Crypto investment trends in the U.S, 6 months in the past and future
The mainstream adoption of Bitcoin, is taking place at a gradual pace. Some investors hold bitcoin for profits, while others use cryptocurrencies for online transactions. Let us deep-dive a bit
Here’s a bird’s eye view of the state of bitcoin adoption in the United States.
48% of the respondents invested in bitcoin and cryptocurrencies in the past six months. A significant number (19%) of the investors have invested less than $100. Those who invested more than $1,000 made up 5%. Although, more than half of the respondents didn’t really invest in these digital assets. Nevertheless, with 69% of the respondents below 44 years, this meant that most of the investors in the U.S. are relatively young.
Meanwhile, the bulk of the investors across all age groups invested less than $100 in bitcoin and cryptocurrencies. Here’s how it stands:
As per the survey, cryptocurrencies have varied uses. According to the Bakkt survey, 58% of Americans have purchased bitcoin or other cryptocurrencies in the past six months as a long-term investment. However, 43% of the investors hope to make a short-term profit. Additionally, people have also bought bitcoin for online transactions.
24% of the respondents have said cryptocurrencies will enable them to purchase online. Similarly, another 12% plan to use cryptocurrencies for the in-person purchase of goods and services. Only 11% have bought cryptocurrency intending to transfer to someone else, for example, to pay a friend or family member.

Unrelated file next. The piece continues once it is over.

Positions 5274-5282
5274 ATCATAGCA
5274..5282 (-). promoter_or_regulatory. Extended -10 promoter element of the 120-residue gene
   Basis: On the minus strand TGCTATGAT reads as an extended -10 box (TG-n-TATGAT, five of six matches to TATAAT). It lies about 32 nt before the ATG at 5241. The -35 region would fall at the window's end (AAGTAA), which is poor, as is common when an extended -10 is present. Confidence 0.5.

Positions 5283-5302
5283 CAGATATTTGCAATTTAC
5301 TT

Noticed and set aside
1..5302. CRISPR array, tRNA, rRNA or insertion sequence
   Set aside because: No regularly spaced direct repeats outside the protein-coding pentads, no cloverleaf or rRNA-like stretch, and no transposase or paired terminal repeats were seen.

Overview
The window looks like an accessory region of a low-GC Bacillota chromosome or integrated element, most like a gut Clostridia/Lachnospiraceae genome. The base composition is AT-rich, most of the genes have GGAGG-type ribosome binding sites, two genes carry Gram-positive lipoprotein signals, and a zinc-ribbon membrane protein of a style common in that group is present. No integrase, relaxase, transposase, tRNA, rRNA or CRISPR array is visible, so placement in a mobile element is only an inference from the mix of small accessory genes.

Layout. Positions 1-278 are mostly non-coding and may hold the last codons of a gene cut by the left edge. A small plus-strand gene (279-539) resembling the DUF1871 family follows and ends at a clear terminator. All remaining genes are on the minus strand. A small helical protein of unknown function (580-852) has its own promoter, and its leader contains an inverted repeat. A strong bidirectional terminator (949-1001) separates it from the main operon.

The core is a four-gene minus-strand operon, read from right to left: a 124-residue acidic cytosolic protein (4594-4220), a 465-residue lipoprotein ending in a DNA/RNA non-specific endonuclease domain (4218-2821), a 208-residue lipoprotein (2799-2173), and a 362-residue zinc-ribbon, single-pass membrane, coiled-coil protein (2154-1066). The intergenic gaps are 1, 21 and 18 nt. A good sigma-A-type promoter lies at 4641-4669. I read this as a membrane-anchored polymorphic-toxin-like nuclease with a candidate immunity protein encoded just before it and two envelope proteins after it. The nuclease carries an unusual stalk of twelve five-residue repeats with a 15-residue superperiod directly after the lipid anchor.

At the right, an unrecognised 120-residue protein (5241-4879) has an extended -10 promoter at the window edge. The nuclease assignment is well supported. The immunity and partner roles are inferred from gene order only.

Irrespective of the different utility cases, incorporating cryptocurrency for long-term investment and accumulating value is the main reason for investment across all age groups.
Buying in the crypto hype in the coming 6 months?
Well, this had a mixed reaction. For instance, crypto investment only appealed to 32% of the respondents. However, 25% of the people were not interested in investing in bitcoin and cryptocurrencies in the next six months. 21% of the lot maintained a neutral stance concerning these tokens.
Moving on, the survey further touched upon the interest in crypto investment by different age groups. Quite expected, crypto investment appealed most to people between 18 and 44. However, 45–60 years show the least interest, with 33% being uninterested in bitcoin and cryptocurrency investment.
In addition to this, the potential for long-term return on investment lured investors the most. Lack of fees accounted for 16% of the appeal. Other factors, including ease of access, fear of missing out, lack of centralized control, and others, had equal appeal.
Overall, the volatility factor still remained the dominant cause (32%) for the skeptical narrative concerning tokens. Lack of knowledge on where to start came second. Other challenges included high prices and a lack of trust in third-party exchanges and brokers.